The Washington State Department of Agriculture (WSDA) is investigating a case of possible bovine tuberculosis in a dairy cow following test results provided to the agency on Wednesday. The cow had been sent to a Cowlitz County facility for slaughter, but the meat was held after a food safety inspector identified a problem and submitted samples for testing.
State health officials say there’s no immediate human health concern connected to the suspected bovine TB case. The meat from the infected cow was isolated until the test results came back. It will not enter food channels, and has been destroyed.
Pasteurization kills bacteria, including bovine TB; the state Department of Health recommends against drinking raw milk because of potential health risks. The investigation is ongoing.
“The good news is that the safety systems in place were effective in identifying this problem and preventing it from spreading,” WSDA Director Dan Newhouse said. “Now, our inspectors will work with our federal, state and agricultural partners to trace this to its source and determine whether any other cows were infected.”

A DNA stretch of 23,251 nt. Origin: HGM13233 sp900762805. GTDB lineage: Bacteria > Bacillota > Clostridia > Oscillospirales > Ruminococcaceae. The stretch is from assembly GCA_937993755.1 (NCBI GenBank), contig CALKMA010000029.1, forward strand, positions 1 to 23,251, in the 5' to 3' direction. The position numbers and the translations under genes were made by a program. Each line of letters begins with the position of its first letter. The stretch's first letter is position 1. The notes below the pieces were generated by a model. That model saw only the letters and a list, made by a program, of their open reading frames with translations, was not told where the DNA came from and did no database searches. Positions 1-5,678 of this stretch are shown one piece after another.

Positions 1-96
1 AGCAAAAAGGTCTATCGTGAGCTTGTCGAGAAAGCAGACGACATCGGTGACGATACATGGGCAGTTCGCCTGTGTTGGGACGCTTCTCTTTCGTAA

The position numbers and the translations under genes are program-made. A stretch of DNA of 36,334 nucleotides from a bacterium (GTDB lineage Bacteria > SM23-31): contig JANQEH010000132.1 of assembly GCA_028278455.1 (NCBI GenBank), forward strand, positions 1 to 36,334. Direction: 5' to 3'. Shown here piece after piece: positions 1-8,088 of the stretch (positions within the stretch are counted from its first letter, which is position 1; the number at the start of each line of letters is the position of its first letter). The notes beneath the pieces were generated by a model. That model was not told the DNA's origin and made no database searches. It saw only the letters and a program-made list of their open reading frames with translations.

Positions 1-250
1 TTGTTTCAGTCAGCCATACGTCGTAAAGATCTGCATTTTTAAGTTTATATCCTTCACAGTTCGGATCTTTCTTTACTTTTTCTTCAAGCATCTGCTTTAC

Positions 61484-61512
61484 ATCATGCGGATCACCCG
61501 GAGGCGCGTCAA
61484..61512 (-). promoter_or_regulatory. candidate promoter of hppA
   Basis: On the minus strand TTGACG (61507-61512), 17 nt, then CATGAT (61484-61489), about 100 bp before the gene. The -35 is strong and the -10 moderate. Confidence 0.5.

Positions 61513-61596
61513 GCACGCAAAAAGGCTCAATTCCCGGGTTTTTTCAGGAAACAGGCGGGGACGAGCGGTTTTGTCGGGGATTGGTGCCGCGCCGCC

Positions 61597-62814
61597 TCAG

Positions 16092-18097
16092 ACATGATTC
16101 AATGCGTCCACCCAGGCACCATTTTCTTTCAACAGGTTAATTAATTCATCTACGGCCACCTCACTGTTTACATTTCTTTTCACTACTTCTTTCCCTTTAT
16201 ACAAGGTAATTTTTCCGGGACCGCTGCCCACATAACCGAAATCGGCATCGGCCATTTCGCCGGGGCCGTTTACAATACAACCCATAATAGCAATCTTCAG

WSDA’s preliminary investigation indicates the cow was culled from a Grant County dairy herd and transported for slaughter on Jan. 8. There, an inspector with the U.S. Department of Agriculture (USDA) Food Safety and Inspection Service noticed a suspicious lesion and sent a sample to the National Veterinary Services Laboratory (NVSL) in Iowa. On Jan. 16, the lab reported that the sample was consistent with bovine TB.
Bovine TB is contagious among cattle and can cause severe coughing, fatigue and emaciation. The WSDA has issued an order preventing the dairy from moving any of its cows and directing that all milk produced there be pasteurized. Meanwhile, inspectors with the WSDA Food Safety and Animal Services divisions are working with USDA investigators on tracing the disease.
A bovine TB eradication campaign by animal health officials and the livestock industry has all but eliminated the disease from the U.S. since the program began in 1917, except for sporadic occurrences. Washington cattle have been TB-free since 1988, thanks in large part to a robust state and federal program for detecting the disease, and the continued cooperation of the dairy and cattle industry